**An important application**

OK, we had enough of gambling, advertisement and exam preparation.
There is also a serious application of the hypergeometric distribution:
It may help to decide if a **unusual distribution** is
likely between gender or minorities influencing their chance to
participate.

Therefore, let’s have a look into the help of R concerning the hypergeometric distribution. Here, we find the following explanation:

x, q: vector of quantiles representing the number of white balls drawn without replacement from an urn which contains both black and white balls.

m: the number of white balls in the urn.

n: the number of black balls in the urn.

k: the number of balls drawn from the urn.

How can we use this description for a meaningful application?

Imagine, we have a qualified job offer for an executive position and there is a number of people (urn) consists of 10 women (m, white balls) and 10 men (n, black balls) who are qualified for the job. k=10 of both gender finally applied for the job. How likely are the cases for x= 0,1,…,10 women are within the group of applicants? Let us plot the density for that experiment:

`barplot(height = dhyper(0:10,10,10,10),names.arg = 0:10,xlab = "Number of female applicants",ylab = "Probablity")`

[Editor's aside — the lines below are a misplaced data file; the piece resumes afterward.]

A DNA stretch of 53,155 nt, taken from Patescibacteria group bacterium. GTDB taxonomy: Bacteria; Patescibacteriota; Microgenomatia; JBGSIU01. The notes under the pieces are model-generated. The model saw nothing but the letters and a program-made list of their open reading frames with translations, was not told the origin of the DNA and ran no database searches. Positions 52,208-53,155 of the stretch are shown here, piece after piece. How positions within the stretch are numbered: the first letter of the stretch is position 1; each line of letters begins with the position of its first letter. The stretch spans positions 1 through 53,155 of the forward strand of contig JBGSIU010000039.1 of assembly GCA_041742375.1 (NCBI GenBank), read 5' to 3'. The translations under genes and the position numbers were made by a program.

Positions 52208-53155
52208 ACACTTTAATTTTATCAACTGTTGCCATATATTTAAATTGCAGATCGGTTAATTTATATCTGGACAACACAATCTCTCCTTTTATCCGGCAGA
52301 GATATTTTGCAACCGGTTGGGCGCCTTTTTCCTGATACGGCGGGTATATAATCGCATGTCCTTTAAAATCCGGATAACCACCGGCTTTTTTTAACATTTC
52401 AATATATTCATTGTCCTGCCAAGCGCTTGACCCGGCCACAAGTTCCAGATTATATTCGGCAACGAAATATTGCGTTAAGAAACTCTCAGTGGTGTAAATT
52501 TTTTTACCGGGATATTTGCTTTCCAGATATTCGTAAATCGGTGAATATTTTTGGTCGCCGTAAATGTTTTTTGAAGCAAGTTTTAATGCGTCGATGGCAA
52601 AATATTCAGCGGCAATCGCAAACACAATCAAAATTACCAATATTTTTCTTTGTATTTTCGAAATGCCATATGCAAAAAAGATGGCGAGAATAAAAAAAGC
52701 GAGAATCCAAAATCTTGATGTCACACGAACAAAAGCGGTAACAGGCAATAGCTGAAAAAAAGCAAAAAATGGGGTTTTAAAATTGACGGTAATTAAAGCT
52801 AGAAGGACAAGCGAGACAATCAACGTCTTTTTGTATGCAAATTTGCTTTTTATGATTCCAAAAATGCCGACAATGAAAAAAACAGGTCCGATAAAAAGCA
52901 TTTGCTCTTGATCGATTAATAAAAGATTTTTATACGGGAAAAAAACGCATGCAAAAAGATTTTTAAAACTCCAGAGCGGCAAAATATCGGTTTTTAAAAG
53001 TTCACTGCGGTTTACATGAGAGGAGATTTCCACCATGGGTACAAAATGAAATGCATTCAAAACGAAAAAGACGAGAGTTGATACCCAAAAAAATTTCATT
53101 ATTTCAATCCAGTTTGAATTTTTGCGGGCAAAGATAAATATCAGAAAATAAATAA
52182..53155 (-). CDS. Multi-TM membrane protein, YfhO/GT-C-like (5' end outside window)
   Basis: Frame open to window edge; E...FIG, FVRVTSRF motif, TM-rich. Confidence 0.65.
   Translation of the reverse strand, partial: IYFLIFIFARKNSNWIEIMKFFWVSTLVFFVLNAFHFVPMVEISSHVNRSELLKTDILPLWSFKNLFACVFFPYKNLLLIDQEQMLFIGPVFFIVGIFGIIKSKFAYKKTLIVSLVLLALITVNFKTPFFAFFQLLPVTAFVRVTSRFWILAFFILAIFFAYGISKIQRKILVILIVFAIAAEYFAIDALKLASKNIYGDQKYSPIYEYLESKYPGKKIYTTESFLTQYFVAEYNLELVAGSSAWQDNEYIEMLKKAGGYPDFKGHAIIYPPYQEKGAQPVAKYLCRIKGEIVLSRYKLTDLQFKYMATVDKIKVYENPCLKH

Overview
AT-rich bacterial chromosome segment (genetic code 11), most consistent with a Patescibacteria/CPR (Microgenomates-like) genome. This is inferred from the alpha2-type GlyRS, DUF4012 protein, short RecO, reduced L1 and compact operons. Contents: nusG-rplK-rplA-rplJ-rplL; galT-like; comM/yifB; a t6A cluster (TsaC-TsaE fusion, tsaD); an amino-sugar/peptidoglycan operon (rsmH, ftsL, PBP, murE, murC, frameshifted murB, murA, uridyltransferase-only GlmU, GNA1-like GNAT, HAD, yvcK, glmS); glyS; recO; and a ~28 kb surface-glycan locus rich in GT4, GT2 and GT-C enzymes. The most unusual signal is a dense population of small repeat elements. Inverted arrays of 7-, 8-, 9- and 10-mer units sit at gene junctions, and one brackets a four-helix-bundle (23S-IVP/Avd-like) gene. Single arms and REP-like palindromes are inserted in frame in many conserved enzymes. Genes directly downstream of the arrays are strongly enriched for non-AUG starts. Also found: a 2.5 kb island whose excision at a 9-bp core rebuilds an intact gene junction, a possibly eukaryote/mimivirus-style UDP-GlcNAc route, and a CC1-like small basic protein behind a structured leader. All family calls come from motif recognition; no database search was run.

Nice, half of possible candidates under parity finally applied most likely. Thus we would expect, that five out of ten are within the group of applicants.

But, what will happen if the “pool” of qualified men and women is not balanced?

Let us assume that four times more women are qualified:

```
barplot(height = dhyper(10:20,40,10,20),names.arg = 10:20,xlab = "Number of female applicants",ylab = "Probablity")
abline(h = 0.025)
```

If we apply again the 95% rule for the expected range of usual application distribution, up to 19 out of 20 application appears likely. Of course, the expected number of 16 female is equal to the 4/5 ration of qualified female. Even 13 female does not indicate an unusual portion by chance. Thus, the usual range of expectation by 95% of chance ranges from 13 to 19 female.

Exercise:Analyse the probability distribution for the unbalanced gender ratio of 3 female per male within a qualified group of 40 and 400 people in a suitable range of x. Compare the results using the Binominal distribution with prob= m/(m+n) and size = k.

`### your code here`

```
x <- 0:10
m <- 30
n <- 10
k <- 10
barplot(height = dhyper(x = x, m = m, n = n, k = k),
names.arg = x, xlab = "Number of female applicants", ylab = "Probablity",
col = '#00CCCC')
```

```
x <- 0:10
m <- 300
n <- 100
k <- 10
barplot(height = dhyper(x = x, m = m, n = n, k = k),
names.arg = x, xlab = "Number of female applicants", ylab = "Probablity",
col = '#00CCCC')
```

Exercise:Compare the results using the Binominal distribution with prob= m/(m+n) and size = k.

`### your code here`

```
x <- 0:10
prob <- m/(m+n)
size <- k
barplot(height = dbinom(x=x, size = size,prob = prob),
names.arg = x, xlab = "Number of female applicants", ylab = "Probablity",
col = '#00CCCC')
```

**Citation**

The E-Learning project SOGA-R was developed at the Department of Earth Sciences by Kai Hartmann, Joachim Krois and Annette Rudolph. You can reach us via mail by soga[at]zedat.fu-berlin.de.

You may use this project freely under the Creative Commons Attribution-ShareAlike 4.0 International License.

Please cite as follow: *Hartmann,
K., Krois, J., Rudolph, A. (2023): Statistics and Geodata Analysis
using R (SOGA-R). Department of Earth Sciences, Freie Universitaet Berlin.*